Friday, January 2, 2009

Fixing the Schools, in Five Easy Steps! Step Two--Enforce Discipline

Despite announcing my candidacy for the chancellor's job in yesterday's post, I have yet to hear from Mayor Bloomberg. I suspect he is just being coy. Or perhaps he's waiting for Governor Patterson to appoint Caroline Kennedy to the vacant US Senate seat, which is now apparently a done deal. The mayor knows I am a strong proponent of Ms. Kennedy, and waiting for her to take office would give him the political cover necessary to make the bold decision to appoint someone who actually knows something about education as chancellor.

Whatever the case, it's time to shore up my candidacy by introducing step two of my plan to fix the schools: Enforce discipline.

Now, the mayor might argue that the schools already have an elaborate disciplinary code (by which I mean it weighs more than a Harry Potter novel). But the enforcement system is so convoluted that the only way the code would have any real effect on discipline is if you rolled it up and threatened to strike a student over the head with it.

My proposal is much simpler: Put the needs of the many ahead of the needs of the few. The vast majority of students have at least the basic skills needed to function in a classroom. Yet there are always a few who simply can not control themselves. Our traditional method of dealing with these kids is to give a phone call home, a referral to the AP or dean, or in extreme cases, an in-school suspension, during which they can pal around with their miscreant friends. Then, they are returned to the classroom where they can start the process of disrupting the education of the rest of their classmates all over again.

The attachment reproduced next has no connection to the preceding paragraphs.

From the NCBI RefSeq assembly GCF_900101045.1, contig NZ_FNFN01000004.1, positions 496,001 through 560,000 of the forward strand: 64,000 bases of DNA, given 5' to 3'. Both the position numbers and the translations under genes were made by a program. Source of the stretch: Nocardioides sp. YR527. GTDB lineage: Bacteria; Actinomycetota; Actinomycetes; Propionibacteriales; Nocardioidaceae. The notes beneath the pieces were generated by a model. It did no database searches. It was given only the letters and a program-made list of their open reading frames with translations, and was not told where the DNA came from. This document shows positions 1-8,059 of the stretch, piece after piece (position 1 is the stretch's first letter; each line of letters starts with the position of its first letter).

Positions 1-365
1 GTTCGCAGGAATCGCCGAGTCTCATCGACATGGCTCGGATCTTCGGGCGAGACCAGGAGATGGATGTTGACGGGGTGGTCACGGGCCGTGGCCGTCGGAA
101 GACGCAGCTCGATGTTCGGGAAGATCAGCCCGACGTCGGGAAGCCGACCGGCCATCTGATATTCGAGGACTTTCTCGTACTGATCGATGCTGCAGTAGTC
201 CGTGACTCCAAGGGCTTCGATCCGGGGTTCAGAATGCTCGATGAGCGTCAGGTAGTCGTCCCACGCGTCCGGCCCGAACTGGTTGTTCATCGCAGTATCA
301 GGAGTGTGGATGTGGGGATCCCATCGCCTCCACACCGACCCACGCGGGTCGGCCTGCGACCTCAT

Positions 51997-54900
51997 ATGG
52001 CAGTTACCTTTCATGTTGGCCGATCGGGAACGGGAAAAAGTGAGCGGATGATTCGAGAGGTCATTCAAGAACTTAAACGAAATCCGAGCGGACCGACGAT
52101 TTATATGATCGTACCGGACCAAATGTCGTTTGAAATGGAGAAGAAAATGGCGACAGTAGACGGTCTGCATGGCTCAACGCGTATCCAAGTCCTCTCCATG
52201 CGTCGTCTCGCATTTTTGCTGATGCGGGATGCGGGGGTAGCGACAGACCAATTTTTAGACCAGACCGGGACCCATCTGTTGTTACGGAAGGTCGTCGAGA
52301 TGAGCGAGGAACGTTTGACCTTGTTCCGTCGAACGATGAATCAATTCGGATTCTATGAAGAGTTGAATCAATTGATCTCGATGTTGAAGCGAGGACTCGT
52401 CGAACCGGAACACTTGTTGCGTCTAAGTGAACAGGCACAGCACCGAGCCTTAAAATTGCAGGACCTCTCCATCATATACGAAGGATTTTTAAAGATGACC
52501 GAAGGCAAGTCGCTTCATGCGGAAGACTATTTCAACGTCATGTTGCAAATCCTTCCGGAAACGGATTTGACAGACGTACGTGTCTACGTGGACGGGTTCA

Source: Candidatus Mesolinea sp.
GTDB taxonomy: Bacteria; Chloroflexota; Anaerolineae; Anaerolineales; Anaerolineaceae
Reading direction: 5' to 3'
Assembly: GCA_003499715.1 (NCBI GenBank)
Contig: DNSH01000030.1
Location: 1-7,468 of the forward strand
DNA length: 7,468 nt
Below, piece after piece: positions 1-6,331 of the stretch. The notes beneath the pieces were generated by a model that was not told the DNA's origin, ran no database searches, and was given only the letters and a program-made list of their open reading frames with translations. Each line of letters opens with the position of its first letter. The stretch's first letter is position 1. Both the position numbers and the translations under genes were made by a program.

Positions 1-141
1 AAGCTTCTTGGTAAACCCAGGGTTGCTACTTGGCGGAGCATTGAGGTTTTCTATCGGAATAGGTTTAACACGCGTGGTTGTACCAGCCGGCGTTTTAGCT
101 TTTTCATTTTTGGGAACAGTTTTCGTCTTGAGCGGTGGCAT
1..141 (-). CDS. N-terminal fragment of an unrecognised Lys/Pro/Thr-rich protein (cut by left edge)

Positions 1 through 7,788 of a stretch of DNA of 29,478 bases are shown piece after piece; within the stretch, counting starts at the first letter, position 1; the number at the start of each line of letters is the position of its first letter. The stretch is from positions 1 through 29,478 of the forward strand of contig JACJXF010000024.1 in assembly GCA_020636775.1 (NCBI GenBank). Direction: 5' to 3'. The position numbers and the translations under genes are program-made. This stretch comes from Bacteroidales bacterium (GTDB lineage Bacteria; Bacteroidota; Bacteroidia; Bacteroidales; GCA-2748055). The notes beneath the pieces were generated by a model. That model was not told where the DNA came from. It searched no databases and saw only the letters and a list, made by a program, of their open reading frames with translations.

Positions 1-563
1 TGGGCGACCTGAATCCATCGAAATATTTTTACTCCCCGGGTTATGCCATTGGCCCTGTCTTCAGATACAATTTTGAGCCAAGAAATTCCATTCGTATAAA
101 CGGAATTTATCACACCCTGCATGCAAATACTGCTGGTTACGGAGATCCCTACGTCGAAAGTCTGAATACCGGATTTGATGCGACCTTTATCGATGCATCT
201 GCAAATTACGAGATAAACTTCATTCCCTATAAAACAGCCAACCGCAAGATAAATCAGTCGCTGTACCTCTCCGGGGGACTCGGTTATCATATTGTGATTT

I don't propose a sea change in handling discipline. Teachers should handle all of the problems they can through traditional methods, and then send the problem up the ladder. But when it becomes clear that one or two students are preventing the others from learning, we need to begin--drumroll--suspending them out of school.

Yeah, yeah, I know. These students have rights. Unfortunately, these students also trample all over the rights of kids who come to school to learn. When rights come into conflict, someone has to win and someone has to lose. I propose that the losers should be the rule-breakers for a change. Send them home and let their parents deal with them. Trust me, when parents have to start missing work or other activities, you'll see their children straighten up and fly right pronto.

I'm not unsympathetic to children who have ADD, ADHD, CCCP, or any of the other acrostic maladies that prevent them from functioning in a regular classroom. But if they have such issues, they should be helped in an appropriate environment, and not be allowed to use their problems as an excuse to run rampant in a classroom.